It's a graphic novel about stories and how they impact the real world. I mean, one of the lines is "Stories are the only thing worth dying for", and at that point it becomes rather hard for me to be objective, even without the Kipling/Wilde/Twain cameo.
It's interesting, it's smart, it's original as hell
. It's clearly setting up for more developments, both in terms of plot and in terms of the world.
The protagonist's name is Tommy Taylor, both in the story and in the story-the-story's-about. He's a man who (rather unhappily) makes a living off the fact that he's identified with/as the young wizardly protagonist of the books his father wrote... sort of as if Rowlings had mysteriously vanished and her son Harry Potter had grown up as the target of a lot the fannish devotion. He's working the convention circuit when a young woman stands up during Q&A and asks him who he is, since pictures taken in his early childhood are actually pictures of someone else, and his SIN appears to belong to a woman who died a while ago, and...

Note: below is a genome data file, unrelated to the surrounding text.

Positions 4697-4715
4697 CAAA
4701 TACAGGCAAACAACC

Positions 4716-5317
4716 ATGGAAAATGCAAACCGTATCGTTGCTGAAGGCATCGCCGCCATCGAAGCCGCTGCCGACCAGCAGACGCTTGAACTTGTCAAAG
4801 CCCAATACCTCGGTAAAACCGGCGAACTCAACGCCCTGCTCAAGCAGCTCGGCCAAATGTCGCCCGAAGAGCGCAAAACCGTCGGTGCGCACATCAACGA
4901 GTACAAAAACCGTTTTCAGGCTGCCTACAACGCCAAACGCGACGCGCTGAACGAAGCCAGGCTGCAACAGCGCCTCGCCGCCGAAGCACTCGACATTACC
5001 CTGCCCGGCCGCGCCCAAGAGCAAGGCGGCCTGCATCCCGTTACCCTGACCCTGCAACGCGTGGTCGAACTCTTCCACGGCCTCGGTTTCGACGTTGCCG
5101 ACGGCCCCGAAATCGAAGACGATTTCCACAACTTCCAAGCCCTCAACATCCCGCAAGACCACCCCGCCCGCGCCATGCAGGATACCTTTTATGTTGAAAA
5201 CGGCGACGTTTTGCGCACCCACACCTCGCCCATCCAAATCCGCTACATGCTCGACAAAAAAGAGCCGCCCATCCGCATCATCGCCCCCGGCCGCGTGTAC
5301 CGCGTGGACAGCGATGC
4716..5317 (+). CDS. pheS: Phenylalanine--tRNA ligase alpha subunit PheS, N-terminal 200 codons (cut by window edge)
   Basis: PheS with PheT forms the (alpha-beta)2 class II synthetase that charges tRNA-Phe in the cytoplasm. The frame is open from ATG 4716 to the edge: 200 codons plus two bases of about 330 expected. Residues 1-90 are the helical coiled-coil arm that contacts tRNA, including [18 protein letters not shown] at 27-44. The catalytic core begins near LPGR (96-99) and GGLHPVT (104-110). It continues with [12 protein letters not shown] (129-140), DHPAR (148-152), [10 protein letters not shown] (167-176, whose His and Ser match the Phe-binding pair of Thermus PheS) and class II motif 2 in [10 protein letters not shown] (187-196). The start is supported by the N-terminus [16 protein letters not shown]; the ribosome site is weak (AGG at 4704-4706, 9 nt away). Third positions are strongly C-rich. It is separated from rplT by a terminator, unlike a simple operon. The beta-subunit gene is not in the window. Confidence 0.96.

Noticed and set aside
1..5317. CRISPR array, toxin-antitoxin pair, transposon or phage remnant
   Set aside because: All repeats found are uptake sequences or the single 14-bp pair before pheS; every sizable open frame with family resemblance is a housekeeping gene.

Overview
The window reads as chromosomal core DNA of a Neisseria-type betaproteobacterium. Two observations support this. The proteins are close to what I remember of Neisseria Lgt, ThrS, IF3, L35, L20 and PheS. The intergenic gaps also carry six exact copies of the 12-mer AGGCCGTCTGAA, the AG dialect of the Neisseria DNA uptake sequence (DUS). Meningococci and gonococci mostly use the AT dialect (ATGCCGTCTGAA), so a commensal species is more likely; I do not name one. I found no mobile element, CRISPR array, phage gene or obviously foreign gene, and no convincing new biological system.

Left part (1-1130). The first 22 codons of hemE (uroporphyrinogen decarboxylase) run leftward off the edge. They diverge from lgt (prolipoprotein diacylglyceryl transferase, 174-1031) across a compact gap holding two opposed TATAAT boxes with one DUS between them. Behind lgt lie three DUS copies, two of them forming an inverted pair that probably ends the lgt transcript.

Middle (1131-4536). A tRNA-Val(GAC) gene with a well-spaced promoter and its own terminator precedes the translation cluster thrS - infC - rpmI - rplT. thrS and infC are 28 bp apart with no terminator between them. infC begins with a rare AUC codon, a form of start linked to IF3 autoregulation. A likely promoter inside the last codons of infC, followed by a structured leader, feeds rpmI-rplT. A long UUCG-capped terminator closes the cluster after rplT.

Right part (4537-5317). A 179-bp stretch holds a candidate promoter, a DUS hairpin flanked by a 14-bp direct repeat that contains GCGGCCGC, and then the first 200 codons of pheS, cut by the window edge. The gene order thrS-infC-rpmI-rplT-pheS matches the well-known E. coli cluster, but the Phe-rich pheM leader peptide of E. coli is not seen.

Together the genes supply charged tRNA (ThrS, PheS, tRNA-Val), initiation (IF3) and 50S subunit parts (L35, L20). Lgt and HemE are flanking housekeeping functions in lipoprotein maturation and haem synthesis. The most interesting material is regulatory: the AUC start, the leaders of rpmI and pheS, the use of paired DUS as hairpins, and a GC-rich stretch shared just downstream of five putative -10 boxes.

Things develop from there.
I hesitated a bit before putting the "horror" tag on the book, but decided in favour of it. It's slightly distant--horror does show up, but it seems to more often be something the story is about than something that's happening in the story. Still, I think it counts.